---------- FOLLOW-UP ----------

Thanks for the swift and very detailed response.
Your professionalism shines through.
My shower stall is a rectangle 30 by 40 inches, and requires a 4 inch step to get in to.
My reason for considering covering the floor tile with an acrylic liner (plastic, vinyl, acrylic….for most means the same material), is to avoid constant cleaning of moldy tile and grout.
This Home Depot link illustrates the product I was considering.
As you know, Home Depot, Lowes and others advertise the ability to reline entire bathroom floors and walls with acrylic   Do they tear out the existing shower pans (floor tile) and wall tile.
If you are still of the opinion that I am chasing windmills, I will give up and resort to the constant cleaning approach.
Thanks again.

Hello, Nicholas.

The link shows several shower pans on the same page. I took time to click on each one, and don't see anything without the flange that I talked about in my earlier answer. Again, I recommend against installing the acrylic pan over the existing tile!

I'm glad to read that your issue is only cleaning grout. There are several solutions to your problem:

1.  There are penetrating sealers that will prevent you from having to clean the grout for a long period of time. To ensure the best success, the grout needs to be cleaned thoroughly with a companion product to the sealer. These are available at the "big box" stores as well as tile showrooms. Just follow the directions, and make sure that you have good ventilation, protect your eyes and skin as recommended in the instructions. Here are links to products that I've used: CLEANERS: SEALERS:

2. The grout can be replaced. It's a tedious job, but people who have done it are very satisfied. I recommend Laticrete, the best epoxy grout available. Here's a link to their website:

Trying to put an acrylic pan over your existing tile pan is a waste of your effort, money, and time. You're better off if you use one of the two suggestions I've given above.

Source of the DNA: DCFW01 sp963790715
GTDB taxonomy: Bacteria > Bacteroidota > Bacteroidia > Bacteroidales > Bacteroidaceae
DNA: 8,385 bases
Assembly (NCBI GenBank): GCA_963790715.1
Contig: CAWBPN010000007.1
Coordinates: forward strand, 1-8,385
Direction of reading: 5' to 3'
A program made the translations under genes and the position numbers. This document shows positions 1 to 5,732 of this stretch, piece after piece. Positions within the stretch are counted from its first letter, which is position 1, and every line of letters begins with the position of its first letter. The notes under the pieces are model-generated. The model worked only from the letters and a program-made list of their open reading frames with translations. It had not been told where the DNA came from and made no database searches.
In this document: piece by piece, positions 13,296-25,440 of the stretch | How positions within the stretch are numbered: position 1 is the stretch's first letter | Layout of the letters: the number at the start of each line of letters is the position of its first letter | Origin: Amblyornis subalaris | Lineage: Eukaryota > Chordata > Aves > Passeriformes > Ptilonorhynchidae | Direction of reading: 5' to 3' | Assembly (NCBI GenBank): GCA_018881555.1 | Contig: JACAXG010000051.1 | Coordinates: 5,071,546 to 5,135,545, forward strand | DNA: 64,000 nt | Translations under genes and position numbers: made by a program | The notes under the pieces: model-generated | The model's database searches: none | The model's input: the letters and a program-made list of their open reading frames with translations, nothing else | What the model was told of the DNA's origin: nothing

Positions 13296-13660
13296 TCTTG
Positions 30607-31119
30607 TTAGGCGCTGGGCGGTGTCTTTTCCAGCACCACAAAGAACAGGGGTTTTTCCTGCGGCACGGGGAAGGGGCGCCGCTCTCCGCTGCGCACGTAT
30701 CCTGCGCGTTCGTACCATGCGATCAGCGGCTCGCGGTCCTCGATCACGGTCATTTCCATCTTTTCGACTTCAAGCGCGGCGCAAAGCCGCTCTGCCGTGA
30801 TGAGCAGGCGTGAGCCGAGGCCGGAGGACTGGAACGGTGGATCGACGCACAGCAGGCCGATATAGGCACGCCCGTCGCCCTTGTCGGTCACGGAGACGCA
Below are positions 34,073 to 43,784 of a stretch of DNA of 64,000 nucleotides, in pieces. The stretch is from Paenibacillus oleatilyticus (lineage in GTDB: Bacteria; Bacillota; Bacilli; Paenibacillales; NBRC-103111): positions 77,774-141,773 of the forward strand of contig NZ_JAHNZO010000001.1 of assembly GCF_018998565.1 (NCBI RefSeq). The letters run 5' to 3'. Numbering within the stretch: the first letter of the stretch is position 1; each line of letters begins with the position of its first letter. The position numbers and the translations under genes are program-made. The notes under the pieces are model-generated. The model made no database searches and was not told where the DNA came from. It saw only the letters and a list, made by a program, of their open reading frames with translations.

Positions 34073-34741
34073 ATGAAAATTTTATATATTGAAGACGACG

Good luck, Nicholas.

Diane Plesset, CMKBD, C.A.P.S., NCIDQ
D. P. Design

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Diane Plesset


I will answer questions about anything to do with bathroom remodeling: design considerations, safety, function, materials (cabinets, countertops, plumbing fixtures and fittings, lighting/switching, heating and ventilation, tile, stone, concrete, tub and shower enclosures, flooring, etc.), saving water, trends, ROI, and appearance.


25+ years as a bath-kitchen design specialist, hundreds of completed bathroom projects (all styles, all investment ranges). Author of "THE Survival Guide: Home Remodeling," co-host of a home improvement program on a local radio station for over three years. Currently hosting "Today's Home" on Lifestyle WebRadio every Sunday afternoon (

NKBA (National Kitchen and Bath Association), NAHB (National Association of Home Builders), PRO (Portland Remodelers' Organization), IDPC (Interior Design Protection Council).

"THE Survival Guide: Home Remodeling" (my book, published in 2003), Designers' Illustrated Magazine, Gentry Magazine, Kitchen-Bath Business Magazine, Kitchen-Bath Design News Magazine,Interior Coordinator Magazine (Japan); San Jose Mercury News, San Mateo Times, San Francisco Chronicle, Statesman Journal, Portland Tribune, Oregonian.

Multiple degrees: Bathroom Design, Residential Interior Design, Kitchen Design, and Lighting Design. Regularly attend classes and seminars to maintain current knowledge about codes, trends, sustainability, new products, etc.

Awards and Honors
Awards: Henry Adams Designer of the Year, CoTY, Master Design, Best of the Best, Chrysalis, Excellence (best home in its category), and NABE (best how-to book, 2003). "THE Survival Guide: Home Remodeling" received #1 listing in the City of Chicago publication, "Hiring The Pros".

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To see photos of completed projects, visit my website: